Managing costs is a crucial task for any company with more than a handful of employees. The vast majority of workers will have at least a few invoices to submit for reimbursement in any given month, regardless of whether the expenses were incurred while on the road, at home, or at the office. In the past, this procedure’s management required several signatures and approvals from various managers and executives.
Increasingly, companies are using software to automate these steps, which not only simplifies the process for everyone involved but also speeds it up and improves its accuracy.
In the context of cost management, what does the phrase “Workflow” refer to?
From the time a receipt is submitted into an organization’s cost management system until the time an employee is reimbursed or the charge is paid by the organisation, the whole process is described in detail by a workflow called expenditure management.
It’s a systematised process that may be used for any kind of spending and that details the steps involved in approving, authorising, and paying for an expense. The use of expense management workflow is important here.
Why Does Expense Management Require a Workflow?
If a company does not have a set procedure for managing employee spending, it will have fewer alternatives when it comes to receiving, accounting for, authorising, and reimbursing employee expenditures.
An unorganised method of expenditure management may be acceptable for a small business with a few employees who are responsible for submitting their own charges. However, in order to keep up with the needs of an expanding organisation, an automated approach of managing this aspect of the business is necessary.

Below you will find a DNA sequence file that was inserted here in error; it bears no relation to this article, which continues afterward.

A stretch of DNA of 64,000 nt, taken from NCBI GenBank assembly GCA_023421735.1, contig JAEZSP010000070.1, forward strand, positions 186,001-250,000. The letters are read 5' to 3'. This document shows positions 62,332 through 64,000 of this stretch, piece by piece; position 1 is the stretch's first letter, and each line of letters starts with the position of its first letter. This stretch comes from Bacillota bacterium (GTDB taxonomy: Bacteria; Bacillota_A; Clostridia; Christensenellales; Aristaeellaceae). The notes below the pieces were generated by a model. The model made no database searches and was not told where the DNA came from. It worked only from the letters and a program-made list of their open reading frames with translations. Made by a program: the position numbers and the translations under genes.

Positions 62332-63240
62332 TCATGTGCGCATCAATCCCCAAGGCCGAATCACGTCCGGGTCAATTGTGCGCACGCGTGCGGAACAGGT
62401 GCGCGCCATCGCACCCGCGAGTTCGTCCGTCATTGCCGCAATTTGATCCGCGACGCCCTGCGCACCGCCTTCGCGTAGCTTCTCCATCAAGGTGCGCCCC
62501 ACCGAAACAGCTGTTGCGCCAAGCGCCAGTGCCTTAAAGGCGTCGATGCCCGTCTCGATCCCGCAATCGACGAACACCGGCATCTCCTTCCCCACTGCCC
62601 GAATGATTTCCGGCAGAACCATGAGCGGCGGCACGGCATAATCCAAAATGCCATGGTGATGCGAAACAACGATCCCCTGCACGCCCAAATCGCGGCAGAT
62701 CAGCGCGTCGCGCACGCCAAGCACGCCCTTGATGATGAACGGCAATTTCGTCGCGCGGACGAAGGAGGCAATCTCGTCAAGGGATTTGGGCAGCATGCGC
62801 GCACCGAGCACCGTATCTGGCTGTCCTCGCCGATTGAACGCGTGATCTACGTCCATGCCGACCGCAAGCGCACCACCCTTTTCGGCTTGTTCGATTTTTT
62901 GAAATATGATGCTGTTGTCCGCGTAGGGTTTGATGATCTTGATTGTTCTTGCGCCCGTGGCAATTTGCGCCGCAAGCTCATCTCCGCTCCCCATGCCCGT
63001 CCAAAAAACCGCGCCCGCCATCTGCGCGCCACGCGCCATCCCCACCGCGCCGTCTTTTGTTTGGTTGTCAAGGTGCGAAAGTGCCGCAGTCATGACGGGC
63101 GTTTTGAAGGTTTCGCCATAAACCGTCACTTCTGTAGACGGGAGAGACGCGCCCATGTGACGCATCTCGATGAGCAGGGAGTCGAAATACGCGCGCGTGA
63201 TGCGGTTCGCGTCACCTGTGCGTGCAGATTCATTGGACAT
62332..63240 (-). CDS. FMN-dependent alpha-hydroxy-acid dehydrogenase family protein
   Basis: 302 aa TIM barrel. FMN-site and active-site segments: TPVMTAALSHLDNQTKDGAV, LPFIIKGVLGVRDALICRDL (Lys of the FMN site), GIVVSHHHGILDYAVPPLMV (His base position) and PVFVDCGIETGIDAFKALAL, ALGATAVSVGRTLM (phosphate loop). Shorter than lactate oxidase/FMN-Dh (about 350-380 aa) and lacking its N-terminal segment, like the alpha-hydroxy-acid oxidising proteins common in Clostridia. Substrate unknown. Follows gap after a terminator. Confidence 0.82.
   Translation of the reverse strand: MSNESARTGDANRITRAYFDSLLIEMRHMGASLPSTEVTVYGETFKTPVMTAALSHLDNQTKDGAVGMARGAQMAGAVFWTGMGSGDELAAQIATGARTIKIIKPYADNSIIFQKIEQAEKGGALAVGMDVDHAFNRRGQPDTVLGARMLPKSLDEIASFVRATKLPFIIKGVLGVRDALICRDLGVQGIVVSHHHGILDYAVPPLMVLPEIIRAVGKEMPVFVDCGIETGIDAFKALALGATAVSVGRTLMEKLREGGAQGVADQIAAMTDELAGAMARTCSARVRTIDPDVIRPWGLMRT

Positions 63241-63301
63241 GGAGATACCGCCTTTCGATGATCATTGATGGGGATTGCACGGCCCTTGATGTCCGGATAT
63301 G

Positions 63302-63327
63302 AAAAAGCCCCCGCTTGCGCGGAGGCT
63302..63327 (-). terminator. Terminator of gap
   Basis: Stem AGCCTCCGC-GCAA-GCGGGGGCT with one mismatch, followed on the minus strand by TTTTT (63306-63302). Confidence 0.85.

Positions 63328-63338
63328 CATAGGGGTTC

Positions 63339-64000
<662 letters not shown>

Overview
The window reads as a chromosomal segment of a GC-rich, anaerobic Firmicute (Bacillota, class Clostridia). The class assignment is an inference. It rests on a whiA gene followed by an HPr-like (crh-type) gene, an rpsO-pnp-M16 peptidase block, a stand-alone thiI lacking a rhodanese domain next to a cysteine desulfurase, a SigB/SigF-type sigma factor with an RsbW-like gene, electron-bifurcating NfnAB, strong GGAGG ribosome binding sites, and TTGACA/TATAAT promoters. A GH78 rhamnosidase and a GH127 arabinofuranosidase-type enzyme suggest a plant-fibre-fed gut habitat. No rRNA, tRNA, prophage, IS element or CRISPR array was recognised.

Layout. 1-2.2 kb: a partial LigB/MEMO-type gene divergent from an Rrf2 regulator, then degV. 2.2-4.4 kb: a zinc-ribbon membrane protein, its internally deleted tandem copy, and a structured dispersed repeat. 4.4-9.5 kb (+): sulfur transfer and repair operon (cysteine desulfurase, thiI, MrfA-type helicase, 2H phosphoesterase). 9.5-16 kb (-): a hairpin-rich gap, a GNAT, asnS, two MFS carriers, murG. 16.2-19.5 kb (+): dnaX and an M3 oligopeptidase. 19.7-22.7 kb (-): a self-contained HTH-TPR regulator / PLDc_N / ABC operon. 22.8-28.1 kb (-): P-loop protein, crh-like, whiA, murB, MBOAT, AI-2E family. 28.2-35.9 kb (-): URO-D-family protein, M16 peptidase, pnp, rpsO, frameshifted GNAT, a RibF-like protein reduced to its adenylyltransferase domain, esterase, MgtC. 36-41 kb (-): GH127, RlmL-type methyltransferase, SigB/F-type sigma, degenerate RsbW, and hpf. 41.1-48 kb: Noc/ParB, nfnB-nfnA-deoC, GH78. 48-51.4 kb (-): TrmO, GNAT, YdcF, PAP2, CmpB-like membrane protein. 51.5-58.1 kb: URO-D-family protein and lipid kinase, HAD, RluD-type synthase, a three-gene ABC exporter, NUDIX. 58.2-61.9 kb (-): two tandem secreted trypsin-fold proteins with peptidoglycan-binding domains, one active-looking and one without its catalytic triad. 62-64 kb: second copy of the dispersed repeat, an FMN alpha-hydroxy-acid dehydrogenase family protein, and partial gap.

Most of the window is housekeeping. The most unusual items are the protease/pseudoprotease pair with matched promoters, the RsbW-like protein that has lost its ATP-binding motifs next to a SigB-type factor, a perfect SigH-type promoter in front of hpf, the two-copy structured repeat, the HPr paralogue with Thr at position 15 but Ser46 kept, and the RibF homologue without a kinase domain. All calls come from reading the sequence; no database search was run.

Creating a standardised procedure for all expenses helps firms save time, reduce errors, lessen the likelihood of fraud, and gain a financial advantage.
When and why is an Expense Management System required?
All businesses must have their bills paid promptly to keep operating. Any company with employees doing work beyond the company’s “four walls” must practise rigorous budgetary control. Every business must address this need. Expenses, even for something as commonplace as an employee eating lunch on the company’s dime with a client, must be itemised, authorised, and then refunded to the employee who paid for it.
Businesses may provide proper refunds in a timely manner if they have effective processes for controlling their costs in place. For an employee who has paid for a service or item out of their own pocket, waiting several months to get reimbursed is very inconvenient.
Illustration of an Expense Management Workflow
Get together all of the documentation. If an employee is submitting an expense report for reimbursement, it is his or her responsibility to gather all relevant documentation, such as purchase receipts, credit card statements, invoices, and so on.
The accounting staff, the supervisor, and/or management will utilise these records to verify the authenticity of the expenditures and determine whether or not they are legitimately reimbursable.
It is up to the worker to compile the report. The employee’s report, which will include one or more costs that will need to be scheduled for reimbursement, should include a reference to the company’s policy on the management of spending.
To serve its role as the primary proof that an employee would use to make a claim for expenses, the report must typically be filled out and submitted monthly.
Provided in its final form for evaluation and approval
When the report is finally turned in, it will be reviewed by a direct supervisor and a member of the accounting team to check the accuracy of the claims.